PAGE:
Apple delays plan to scan iPhones for child sex abuse images

Apple said Friday it’s delaying its plan to scan U.S. iPhones for images of child sexual abuse, saying it needs more time to refine the system before releasing it.

The company had revealed last month that it was working on a tool to detect known images of child sexual abuse, which would work by scanning files before they’re uploaded to iCloud. It had also planned to introduce a separate tool to scan users’ encrypted messages for sexually explicit content.

"Based on feedback from customers, advocacy groups, researchers, and others, we have decided to take additional time over the coming months to collect input and make improvements before releasing these critically important child safety features," Apple said in an update posted at the top of a company webpage detailing the device-scanning plans.

Apple had said in its initial announcement that the latest changes will roll out this year as part of updates to its operating software for iPhones, Macs and Apple Watches.

Matthew Green, a top cryptography researcher at Johns Hopkins University, warned in August that the system could be used to frame innocent people by sending them seemingly innocuous images designed to trigger matches for child pornography. That could fool Apple’s algorithm and alert law enforcement.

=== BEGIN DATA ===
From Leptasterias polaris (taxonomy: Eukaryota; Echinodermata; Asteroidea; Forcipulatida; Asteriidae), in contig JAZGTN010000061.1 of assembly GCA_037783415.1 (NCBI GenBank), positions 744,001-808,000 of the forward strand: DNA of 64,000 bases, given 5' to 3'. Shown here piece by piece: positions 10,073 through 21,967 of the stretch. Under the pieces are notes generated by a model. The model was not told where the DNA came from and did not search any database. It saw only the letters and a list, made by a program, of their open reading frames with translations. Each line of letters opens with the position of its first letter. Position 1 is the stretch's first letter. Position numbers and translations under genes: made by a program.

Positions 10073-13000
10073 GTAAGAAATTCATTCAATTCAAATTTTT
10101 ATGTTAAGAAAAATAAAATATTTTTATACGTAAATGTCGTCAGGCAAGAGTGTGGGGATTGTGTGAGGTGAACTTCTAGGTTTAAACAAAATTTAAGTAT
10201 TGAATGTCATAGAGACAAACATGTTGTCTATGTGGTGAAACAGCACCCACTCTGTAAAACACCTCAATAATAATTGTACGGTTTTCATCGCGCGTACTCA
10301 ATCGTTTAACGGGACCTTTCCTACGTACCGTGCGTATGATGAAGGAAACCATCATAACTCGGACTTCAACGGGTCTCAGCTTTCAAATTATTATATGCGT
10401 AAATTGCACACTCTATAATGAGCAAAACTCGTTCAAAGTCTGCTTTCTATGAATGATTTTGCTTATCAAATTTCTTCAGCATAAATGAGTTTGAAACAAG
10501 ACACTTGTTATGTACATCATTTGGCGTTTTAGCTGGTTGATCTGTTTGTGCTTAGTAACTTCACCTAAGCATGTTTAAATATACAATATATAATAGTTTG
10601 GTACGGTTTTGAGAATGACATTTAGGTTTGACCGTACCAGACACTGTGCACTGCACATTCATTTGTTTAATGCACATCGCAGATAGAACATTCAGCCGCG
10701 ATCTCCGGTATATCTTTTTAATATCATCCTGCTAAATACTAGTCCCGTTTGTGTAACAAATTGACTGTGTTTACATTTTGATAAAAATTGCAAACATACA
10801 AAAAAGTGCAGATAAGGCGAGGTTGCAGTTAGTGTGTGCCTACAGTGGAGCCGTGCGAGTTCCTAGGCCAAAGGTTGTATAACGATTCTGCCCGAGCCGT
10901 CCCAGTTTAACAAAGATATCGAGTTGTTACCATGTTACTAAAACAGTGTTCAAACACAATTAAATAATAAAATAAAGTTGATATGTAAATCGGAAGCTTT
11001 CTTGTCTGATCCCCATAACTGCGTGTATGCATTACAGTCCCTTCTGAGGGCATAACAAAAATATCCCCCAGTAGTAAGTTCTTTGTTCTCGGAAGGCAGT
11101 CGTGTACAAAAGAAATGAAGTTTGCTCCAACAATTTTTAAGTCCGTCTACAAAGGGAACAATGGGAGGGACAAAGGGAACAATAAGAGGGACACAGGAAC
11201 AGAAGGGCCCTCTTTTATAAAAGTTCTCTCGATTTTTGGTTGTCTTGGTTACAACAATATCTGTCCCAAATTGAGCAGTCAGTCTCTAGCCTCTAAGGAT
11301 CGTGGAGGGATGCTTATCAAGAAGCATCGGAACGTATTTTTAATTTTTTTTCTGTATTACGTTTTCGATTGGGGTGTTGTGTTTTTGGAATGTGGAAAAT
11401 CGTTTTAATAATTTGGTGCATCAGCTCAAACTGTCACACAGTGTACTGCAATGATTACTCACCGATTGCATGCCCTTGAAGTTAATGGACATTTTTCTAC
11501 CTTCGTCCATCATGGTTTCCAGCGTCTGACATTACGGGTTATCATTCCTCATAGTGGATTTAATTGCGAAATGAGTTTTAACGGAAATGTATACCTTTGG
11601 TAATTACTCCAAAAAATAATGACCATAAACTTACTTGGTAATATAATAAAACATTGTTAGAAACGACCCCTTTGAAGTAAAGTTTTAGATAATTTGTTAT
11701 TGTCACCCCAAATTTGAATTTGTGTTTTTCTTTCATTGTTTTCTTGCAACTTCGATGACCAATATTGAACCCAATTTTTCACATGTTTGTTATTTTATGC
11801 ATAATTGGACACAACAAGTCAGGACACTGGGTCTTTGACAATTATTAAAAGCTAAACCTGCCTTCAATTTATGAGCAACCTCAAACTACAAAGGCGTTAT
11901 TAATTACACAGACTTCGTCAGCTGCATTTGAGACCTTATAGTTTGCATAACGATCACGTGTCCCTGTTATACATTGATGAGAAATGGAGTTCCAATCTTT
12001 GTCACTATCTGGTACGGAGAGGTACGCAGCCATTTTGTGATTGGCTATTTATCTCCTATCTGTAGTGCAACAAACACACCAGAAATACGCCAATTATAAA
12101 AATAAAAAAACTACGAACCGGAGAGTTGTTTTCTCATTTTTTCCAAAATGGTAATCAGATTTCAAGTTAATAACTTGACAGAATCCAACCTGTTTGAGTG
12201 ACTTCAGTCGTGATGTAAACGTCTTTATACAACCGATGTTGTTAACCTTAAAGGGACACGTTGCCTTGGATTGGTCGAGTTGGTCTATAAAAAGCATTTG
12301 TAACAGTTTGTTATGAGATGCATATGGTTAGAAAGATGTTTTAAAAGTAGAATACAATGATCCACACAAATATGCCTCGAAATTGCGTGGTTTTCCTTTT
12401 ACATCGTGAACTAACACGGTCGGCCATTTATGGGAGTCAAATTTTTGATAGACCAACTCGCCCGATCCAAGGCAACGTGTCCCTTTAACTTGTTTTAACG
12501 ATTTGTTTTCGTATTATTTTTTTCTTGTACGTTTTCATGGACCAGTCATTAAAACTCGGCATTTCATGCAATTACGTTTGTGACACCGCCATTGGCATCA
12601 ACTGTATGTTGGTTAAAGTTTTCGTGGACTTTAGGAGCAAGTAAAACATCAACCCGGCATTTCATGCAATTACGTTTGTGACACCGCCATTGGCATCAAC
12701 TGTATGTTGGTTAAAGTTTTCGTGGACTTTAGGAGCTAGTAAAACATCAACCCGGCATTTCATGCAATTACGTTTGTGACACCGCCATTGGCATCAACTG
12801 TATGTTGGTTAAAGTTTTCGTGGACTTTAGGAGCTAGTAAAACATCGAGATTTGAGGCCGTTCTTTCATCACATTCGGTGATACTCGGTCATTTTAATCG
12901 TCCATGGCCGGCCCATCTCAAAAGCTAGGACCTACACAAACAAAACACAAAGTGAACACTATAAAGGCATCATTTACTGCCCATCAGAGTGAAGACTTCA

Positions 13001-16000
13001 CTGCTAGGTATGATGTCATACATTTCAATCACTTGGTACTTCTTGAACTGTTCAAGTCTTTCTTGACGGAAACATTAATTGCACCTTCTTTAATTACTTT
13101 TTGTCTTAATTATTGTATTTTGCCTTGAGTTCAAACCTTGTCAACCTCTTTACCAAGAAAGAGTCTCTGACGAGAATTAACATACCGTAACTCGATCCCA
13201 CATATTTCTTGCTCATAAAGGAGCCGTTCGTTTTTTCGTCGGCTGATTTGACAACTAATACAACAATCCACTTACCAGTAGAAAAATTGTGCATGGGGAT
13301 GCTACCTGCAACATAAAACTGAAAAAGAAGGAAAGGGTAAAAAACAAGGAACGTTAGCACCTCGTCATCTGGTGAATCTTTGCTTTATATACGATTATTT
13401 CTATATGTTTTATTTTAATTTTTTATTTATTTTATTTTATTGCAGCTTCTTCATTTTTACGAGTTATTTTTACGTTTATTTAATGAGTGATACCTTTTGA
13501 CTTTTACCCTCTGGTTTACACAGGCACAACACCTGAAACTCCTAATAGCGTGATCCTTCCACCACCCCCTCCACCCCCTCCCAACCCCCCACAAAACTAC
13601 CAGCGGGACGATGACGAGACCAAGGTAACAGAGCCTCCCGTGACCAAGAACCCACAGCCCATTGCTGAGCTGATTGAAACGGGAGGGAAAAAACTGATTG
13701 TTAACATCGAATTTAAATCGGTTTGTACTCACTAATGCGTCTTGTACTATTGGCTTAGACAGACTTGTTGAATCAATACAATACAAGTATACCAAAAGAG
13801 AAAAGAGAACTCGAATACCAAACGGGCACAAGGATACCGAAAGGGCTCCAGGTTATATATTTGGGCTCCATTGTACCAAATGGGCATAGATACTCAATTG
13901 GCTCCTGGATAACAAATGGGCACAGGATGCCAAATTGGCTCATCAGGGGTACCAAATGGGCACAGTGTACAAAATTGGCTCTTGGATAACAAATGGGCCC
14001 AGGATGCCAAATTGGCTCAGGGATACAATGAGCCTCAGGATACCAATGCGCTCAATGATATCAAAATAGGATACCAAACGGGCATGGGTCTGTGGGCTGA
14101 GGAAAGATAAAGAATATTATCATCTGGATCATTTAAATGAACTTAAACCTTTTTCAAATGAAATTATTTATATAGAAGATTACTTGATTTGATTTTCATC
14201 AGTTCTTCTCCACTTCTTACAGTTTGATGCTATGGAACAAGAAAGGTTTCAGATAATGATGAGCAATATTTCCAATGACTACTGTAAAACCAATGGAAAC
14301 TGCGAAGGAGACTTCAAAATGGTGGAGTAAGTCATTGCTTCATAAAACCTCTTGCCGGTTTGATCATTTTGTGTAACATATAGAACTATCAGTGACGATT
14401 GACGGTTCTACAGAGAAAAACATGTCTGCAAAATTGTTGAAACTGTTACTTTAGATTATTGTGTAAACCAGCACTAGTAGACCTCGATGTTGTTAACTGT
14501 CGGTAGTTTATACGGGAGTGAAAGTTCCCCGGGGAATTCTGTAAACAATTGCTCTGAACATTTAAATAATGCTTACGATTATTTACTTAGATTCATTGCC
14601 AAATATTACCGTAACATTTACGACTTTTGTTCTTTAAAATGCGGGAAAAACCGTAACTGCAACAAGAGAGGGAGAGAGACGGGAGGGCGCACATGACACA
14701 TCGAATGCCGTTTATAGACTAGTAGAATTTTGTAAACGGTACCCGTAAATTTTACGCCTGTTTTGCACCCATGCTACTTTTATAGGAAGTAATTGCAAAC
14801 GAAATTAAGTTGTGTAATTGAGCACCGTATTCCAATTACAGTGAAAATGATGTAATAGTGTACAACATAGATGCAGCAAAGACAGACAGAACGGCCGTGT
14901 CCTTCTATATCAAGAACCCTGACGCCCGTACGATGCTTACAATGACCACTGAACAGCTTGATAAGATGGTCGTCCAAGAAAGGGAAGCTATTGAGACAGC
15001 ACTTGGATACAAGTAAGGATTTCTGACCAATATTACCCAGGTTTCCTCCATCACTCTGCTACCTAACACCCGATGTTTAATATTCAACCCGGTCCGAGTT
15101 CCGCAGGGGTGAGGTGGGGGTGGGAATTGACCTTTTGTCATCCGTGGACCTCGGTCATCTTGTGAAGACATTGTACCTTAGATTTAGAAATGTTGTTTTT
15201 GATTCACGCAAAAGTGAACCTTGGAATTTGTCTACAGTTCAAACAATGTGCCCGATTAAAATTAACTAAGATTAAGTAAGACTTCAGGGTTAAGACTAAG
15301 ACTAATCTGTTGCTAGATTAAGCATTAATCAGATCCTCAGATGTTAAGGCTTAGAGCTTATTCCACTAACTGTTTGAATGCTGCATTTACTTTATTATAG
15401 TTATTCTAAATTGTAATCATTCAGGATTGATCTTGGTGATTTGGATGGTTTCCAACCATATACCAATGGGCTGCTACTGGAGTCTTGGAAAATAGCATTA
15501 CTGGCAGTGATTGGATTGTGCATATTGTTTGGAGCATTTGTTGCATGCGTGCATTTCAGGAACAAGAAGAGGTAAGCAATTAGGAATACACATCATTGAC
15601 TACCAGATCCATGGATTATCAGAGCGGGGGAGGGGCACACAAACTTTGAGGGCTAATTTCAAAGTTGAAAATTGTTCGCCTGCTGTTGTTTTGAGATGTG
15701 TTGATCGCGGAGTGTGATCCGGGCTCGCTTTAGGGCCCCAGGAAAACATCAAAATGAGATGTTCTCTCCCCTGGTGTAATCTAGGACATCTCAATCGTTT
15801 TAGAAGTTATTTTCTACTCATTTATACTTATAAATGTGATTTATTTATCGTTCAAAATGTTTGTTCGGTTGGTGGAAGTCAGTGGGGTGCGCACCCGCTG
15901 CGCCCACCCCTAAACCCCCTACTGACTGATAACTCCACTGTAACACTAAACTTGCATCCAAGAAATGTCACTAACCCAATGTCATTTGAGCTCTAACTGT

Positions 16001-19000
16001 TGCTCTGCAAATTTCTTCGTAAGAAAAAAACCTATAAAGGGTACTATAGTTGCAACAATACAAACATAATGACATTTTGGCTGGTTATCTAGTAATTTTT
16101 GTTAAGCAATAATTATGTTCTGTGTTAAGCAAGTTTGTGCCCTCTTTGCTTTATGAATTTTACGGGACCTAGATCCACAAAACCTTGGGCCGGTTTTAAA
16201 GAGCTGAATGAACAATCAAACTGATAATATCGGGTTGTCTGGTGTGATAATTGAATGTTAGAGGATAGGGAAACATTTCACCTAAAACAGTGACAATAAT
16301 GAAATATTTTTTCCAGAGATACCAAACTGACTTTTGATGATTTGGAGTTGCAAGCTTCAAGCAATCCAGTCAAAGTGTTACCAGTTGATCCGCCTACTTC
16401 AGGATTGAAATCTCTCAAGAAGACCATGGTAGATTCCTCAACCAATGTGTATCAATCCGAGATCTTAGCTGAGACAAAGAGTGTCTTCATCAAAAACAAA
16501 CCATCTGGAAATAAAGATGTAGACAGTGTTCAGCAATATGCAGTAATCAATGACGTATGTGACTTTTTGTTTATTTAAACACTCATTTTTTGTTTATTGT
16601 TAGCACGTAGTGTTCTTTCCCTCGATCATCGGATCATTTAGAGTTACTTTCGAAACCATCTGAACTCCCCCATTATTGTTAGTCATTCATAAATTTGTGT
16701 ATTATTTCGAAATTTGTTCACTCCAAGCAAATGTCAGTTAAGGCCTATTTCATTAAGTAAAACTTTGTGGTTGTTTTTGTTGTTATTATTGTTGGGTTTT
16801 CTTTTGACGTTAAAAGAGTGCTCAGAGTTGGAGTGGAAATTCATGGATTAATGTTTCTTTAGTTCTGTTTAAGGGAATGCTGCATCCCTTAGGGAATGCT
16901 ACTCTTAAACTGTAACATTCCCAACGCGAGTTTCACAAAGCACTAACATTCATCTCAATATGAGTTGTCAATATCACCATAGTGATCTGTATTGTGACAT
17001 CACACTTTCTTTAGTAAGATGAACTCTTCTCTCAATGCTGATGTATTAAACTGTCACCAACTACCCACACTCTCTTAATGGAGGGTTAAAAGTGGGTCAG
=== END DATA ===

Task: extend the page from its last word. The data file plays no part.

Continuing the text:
Not long after Green and privacy advocates sounded warnings, a developer claimed to have found a way to reverse-engineer the matching tool, which works by recognizing the mathematical "fingerprints" that represent an image.

Green said Friday that Apple’s delay was the right move and suggested that the company talk to technical and policy communities and the general public before making such a big change that threatens the privacy of everyone’s photo library.

"You need to build support before you launch something like this," he said in an interview. "This was a big escalation from scanning almost nothing to scanning private files."

Green said Apple might have been blindsided by the widespread pushback to a policy aimed at child safety because it was so secretive in developing the new technique, treating it the way it launches a new consumer product.